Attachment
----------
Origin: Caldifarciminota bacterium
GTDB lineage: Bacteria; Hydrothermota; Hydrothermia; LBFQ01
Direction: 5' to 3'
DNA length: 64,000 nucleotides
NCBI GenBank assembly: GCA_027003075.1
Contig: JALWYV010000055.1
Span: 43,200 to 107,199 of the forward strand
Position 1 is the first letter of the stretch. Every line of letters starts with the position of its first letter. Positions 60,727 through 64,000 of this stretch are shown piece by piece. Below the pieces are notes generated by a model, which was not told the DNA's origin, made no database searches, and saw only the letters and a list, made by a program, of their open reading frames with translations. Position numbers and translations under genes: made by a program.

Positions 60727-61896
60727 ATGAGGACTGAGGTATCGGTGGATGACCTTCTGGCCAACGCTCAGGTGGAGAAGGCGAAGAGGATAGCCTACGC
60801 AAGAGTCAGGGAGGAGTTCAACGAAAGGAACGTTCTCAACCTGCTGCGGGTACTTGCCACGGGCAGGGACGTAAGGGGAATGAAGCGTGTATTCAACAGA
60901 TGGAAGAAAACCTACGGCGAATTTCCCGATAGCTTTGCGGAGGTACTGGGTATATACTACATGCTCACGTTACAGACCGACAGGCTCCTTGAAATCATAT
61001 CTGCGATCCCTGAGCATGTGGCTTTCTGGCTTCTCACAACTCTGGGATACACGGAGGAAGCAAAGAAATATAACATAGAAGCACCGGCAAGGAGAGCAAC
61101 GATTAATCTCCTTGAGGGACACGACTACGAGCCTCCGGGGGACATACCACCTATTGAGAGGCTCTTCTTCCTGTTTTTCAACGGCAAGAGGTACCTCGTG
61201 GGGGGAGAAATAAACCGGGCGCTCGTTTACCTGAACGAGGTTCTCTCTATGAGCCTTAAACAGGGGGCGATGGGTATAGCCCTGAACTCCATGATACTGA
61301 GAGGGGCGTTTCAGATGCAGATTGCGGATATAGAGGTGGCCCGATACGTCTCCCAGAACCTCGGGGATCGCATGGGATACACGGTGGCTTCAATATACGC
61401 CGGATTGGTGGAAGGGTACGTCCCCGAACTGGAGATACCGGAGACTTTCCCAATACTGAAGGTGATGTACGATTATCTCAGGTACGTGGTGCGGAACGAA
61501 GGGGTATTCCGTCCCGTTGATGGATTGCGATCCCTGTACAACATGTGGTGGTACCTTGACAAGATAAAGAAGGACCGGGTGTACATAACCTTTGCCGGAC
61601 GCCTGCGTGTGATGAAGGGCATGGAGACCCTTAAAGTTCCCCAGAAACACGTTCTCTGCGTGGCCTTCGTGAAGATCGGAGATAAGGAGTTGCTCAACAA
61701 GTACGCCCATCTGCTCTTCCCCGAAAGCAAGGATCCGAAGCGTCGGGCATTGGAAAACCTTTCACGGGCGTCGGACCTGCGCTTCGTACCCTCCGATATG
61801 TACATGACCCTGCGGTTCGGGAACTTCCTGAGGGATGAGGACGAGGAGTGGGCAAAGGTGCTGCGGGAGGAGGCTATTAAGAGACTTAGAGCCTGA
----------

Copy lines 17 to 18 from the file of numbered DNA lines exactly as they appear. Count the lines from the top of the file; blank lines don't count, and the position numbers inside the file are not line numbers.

61401 CGGATTGGTGGAAGGGTACGTCCCCGAACTGGAGATACCGGAGACTTTCCCAATACTGAAGGTGATGTACGATTATCTCAGGTACGTGGTGCGGAACGAA
61501 GGGGTATTCCGTCCCGTTGATGGATTGCGATCCCTGTACAACATGTGGTGGTACCTTGACAAGATAAAGAAGGACCGGGTGTACATAACCTTTGCCGGAC